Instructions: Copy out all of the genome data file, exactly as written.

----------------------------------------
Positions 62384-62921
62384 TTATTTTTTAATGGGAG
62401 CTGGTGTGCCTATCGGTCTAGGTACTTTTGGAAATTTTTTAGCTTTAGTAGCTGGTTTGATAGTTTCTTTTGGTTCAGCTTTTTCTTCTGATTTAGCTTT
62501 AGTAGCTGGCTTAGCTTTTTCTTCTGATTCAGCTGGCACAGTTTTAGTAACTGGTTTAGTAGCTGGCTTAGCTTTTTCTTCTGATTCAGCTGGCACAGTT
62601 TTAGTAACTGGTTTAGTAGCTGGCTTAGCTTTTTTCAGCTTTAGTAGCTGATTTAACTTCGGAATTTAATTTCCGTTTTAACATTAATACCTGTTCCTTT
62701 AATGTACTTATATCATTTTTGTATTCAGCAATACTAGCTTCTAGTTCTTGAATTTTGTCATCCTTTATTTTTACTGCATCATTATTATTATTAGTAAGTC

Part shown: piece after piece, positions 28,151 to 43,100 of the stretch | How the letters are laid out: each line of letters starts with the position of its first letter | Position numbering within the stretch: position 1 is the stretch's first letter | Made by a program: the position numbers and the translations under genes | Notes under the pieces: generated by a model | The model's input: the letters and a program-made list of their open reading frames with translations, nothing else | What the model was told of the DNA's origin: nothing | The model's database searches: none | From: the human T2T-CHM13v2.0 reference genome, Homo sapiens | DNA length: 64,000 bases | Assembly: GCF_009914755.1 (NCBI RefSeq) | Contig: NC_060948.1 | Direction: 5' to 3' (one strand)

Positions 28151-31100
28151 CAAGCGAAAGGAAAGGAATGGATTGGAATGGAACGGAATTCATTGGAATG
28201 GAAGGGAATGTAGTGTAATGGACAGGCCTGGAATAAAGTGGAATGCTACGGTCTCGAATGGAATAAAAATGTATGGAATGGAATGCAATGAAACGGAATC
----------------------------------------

Positions 62384-62921
62384 TTATTTTTTAATGGGAG
62401 CTGGTGTGCCTATCGGTCTAGGTACTTTTGGAAATTTTTTAGCTTTAGTAGCTGGTTTGATAGTTTCTTTTGGTTCAGCTTTTTCTTCTGATTTAGCTTT
62501 AGTAGCTGGCTTAGCTTTTTCTTCTGATTCAGCTGGCACAGTTTTAGTAACTGGTTTAGTAGCTGGCTTAGCTTTTTCTTCTGATTCAGCTGGCACAGTT
62601 TTAGTAACTGGTTTAGTAGCTGGCTTAGCTTTTTTCAGCTTTAGTAGCTGATTTAACTTCGGAATTTAATTTCCGTTTTAACATTAATACCTGTTCCTTT
62701 AATGTACTTATATCATTTTTGTATTCAGCAATACTAGCTTCTAGTTCTTGAATTTTGTCATCCTTTATTTTTACTGCATCATTATTATTATTAGTAAGTC

Part shown: piece after piece, positions 28,151 to 43,100 of the stretch | How the letters are laid out: each line of letters starts with the position of its first letter | Position numbering within the stretch: position 1 is the stretch's first letter | Made by a program: the position numbers and the translations under genes | Notes under the pieces: generated by a model | The model's input: the letters and a program-made list of their open reading frames with translations, nothing else | What the model was told of the DNA's origin: nothing | The model's database searches: none | From: the human T2T-CHM13v2.0 reference genome, Homo sapiens | DNA length: 64,000 bases | Assembly: GCF_009914755.1 (NCBI RefSeq) | Contig: NC_060948.1 | Direction: 5' to 3' (one strand)

Positions 28151-31100
28151 CAAGCGAAAGGAAAGGAATGGATTGGAATGGAACGGAATTCATTGGAATG
28201 GAAGGGAATGTAGTGTAATGGACAGGCCTGGAATAAAGTGGAATGCTACGGTCTCGAATGGAATAAAAATGTATGGAATGGAATGCAATGAAACGGAATC